PUTRAJAYA: Trust is the name of the game for Higher Education Minister Datuk Seri Mohamed Khaled Nordin, (pic) as he ends the practice of political appointments within the ministry, it’s institutions and affiliated agencies.
He said the ministry must be “professional, fair, objective and non-political” when selecting leaders, as well as implementing its national policies and programmes.
He said the sector needed to be excellent and efficient, and this would begin with having leadership that could perform authoritatively.
“Public higher education institutions (IPTA), private higher education institutions (IPTS) and even polytechnics and community colleges are all receiving the brunt of the loss of trust nationwide,” he said in his New Year’s message to ministry staff yesterday.
“From this moment on, I will ensure that the selection of leadership will be a strict, thorough and objective process because we want to find the most qualified and authoritative figures.”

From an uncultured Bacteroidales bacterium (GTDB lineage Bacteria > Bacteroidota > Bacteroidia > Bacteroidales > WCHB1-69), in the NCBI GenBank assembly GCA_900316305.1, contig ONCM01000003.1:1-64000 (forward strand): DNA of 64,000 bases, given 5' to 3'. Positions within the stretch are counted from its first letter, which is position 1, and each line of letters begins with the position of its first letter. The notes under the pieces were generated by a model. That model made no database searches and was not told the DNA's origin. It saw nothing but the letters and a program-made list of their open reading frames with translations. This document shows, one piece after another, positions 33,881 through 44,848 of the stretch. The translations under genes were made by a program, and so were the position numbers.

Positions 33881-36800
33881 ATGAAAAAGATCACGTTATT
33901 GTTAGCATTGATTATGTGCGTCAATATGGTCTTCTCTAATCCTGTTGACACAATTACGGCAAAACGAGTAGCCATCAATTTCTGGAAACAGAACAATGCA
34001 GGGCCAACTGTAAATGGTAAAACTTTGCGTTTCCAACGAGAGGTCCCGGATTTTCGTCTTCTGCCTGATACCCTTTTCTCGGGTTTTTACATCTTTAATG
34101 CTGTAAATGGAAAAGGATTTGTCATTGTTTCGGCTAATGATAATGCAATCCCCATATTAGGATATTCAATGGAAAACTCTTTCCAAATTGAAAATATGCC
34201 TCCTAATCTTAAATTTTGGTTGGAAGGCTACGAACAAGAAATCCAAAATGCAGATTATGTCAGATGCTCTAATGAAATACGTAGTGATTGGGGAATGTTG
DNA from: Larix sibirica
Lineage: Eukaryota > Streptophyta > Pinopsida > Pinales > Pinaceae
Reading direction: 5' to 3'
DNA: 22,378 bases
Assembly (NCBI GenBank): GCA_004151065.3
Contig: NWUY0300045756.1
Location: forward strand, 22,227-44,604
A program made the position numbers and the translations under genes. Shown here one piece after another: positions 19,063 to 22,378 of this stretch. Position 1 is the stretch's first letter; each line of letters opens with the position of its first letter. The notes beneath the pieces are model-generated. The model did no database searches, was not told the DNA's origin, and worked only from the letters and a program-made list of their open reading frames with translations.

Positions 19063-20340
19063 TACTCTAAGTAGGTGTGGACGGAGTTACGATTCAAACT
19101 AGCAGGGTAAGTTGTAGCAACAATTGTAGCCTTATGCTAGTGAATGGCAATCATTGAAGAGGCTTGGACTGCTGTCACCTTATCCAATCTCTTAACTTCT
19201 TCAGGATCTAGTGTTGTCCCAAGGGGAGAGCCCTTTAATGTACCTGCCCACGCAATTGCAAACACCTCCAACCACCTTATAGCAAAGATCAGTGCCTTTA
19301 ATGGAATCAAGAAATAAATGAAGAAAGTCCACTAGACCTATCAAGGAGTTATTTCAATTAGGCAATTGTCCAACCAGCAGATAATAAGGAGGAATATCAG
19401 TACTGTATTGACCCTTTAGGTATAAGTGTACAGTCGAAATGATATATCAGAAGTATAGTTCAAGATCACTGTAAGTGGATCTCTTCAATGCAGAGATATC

He said the process to fill roles in institutions, especially for vice-chancellors and their deputies, will be an open and transparent one.
This would be ensured by reinstating and streamlining the functions and roles of the Higher Education Leadership Academy (Akept), he pointed out.
Last October, the Institute for Democracy and Economic Affairs (Ideas) think thank said the nation had 234 political appointments made from August 2021 to September 2022, with the Higher Education Ministry having the most appointments at 10.
Mohamed Khaled said Akept must do more than just selecting and training heads of higher education institutions.
“More importantly, Akept must design a programme to boost talented leaders, be it from Malaysia or other developing countries, to become world-class higher education leaders,” he added.
Mohamed Khaled said he would form a National Review Committee tasked to ensure the ministry’s plans and agenda were in line with the national aspiration of developing Malaysia Madani.
He said the committee had three months to present its findings, mostly centralised on improvements for the ministry.
“We need more sophisticated, sustainable and contemporary plans and strategies,” he added.